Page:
I arrived back from an overseas trip yesterday, and upon landing learned the news that my dear friend Gretchen Wyler had died. At The HSUS, we had known for some time that Gretchen was failing from the effects of metastatic breast cancer. We held to the hope that if anyone could overcome the odds, it was Gretchen, with that indomitable spirit of hers. But it was not to be, and now we grieve.
In the days and weeks to come, you can expect to read much more about the life and legacy of this amazing and wonderful woman. Enough for now to say that Gretchen was among the greatest figures of the animal protection movement, and one of the most admirable people it has been my privilege to know.
© Long Photography
Gretchen Wyler at the 20th Anniversary Genesis Awards.
I had the lucky circumstance to meet her two decades ago, and not long afterward to begin working closely with Gretchen at The Fund for Animals, where she served as vice chairwoman of the board of directors. It was under the banner of The Fund, in 1986, that she had launched the Genesis Awards—her inspiration to encourage the media and the entertainment industry to incorporate animal protection themes in their works. She had a gift for friendship, and somehow made each person among her legion of admirers feel a special tie. When she joined with The HSUS in 2002, and became vice president of the newly created HSUS Hollywood Office, it was as if a family member had moved back home.
During her rich and full life, she was a star on Broadway, and later in films and television as well. When I told my father about my friend Gretchen, he said he went to the Broadway shows that Gretchen starred in after his Army service, and he said she was just fabulous—dancing and singing and dominating the stage. That was not hard for me to imagine, since every move and expression of hers had the refinement and sparkle of theatrical training.
As a star of the stage, Gretchen could have lived out her days content with the success and adulation that came with that achievement. But as accomplished and celebrated as she was for her acting, the performing arts were not enough to satisfy the spirit of this remarkable woman, who came from humble beginnings in Oklahoma City and scraped to find her way to New York and Los Angeles. Her greatest passion and her true vocation were to protect animals from cruelty.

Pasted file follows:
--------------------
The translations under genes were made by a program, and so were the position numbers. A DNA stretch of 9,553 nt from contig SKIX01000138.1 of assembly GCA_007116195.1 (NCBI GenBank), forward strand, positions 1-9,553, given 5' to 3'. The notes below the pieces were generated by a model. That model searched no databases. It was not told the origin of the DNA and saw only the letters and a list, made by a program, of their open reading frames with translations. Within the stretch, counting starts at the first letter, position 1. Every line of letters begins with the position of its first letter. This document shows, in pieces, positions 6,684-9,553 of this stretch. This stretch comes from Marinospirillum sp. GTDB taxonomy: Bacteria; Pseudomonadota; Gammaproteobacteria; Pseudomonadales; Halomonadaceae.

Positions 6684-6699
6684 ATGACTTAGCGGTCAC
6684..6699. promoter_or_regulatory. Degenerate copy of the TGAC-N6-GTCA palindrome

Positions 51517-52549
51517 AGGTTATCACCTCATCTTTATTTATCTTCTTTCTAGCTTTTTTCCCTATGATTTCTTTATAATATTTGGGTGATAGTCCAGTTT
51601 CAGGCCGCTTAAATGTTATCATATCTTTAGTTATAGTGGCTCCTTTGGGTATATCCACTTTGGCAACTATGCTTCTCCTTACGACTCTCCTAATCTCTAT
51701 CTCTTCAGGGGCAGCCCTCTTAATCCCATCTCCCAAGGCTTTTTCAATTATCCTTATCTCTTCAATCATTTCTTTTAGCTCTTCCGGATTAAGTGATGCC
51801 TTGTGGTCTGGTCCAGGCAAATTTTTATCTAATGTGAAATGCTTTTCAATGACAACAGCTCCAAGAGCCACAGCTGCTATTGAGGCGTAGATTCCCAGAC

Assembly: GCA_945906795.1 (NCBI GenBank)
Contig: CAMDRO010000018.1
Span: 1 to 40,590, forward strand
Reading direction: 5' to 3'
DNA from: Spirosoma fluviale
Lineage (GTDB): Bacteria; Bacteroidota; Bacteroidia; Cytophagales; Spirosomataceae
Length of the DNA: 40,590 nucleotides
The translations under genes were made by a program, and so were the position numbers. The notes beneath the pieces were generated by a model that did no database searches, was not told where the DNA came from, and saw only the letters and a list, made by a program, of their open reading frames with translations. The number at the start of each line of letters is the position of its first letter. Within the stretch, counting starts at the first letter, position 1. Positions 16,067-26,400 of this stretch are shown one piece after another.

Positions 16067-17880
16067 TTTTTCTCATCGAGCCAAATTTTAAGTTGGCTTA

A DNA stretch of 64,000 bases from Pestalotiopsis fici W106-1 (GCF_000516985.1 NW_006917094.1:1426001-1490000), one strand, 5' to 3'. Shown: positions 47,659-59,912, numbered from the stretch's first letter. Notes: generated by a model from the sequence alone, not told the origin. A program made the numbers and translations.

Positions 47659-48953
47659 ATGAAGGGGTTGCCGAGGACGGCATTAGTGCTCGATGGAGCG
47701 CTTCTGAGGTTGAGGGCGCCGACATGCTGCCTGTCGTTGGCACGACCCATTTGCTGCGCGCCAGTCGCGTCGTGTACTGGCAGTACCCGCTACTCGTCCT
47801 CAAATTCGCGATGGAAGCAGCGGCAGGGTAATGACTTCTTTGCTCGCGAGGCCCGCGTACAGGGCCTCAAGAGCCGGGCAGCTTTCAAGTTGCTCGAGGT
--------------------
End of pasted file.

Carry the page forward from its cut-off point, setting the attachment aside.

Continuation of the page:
© The HSUS
Gretchen with her rescued horse Gypsy.
Gretchen loved animals—and not just in the abstract, but with the warm and personal touch she brought to everything. She delighted in their company, and never turned away from any creature in need. She abhored cruelty in any form. And whether she was fighting pound seizure, steel traps, horse slaughter, or the inhumane captivity for elephants, anyone who mistreated animals had a formidable foe in Gretchen Wyler.
In everything she did, Gretchen was relentless—a force of nature to which we at The HSUS learned to give wide latitude. I’ll miss her calls at all hours of the day, that constant flow of good ideas for new plans and projects and passions. I’ll miss her commanding presence at Genesis Awards dinners, and the perfectionist touch she brought to that annual affair. Above all, I think I’ll miss her company—the warmth and sheer joy that she brought to the work we shared.
If "unreplaceable" can be used to describe anyone at The HSUS, it was Gretchen Wyler. Gretchen’s legacy—The Genesis Awards and the work of The HSUS’ Hollywood Office—will be carried into the future under the direction of her friend and successor, Beverly Kaskey.
We admired her, we loved her, and we’ll always miss her. We’ve lost a figure like no other in the animal protection cause. And the animals of the world have lost one of the kindest and bravest friends they ever had.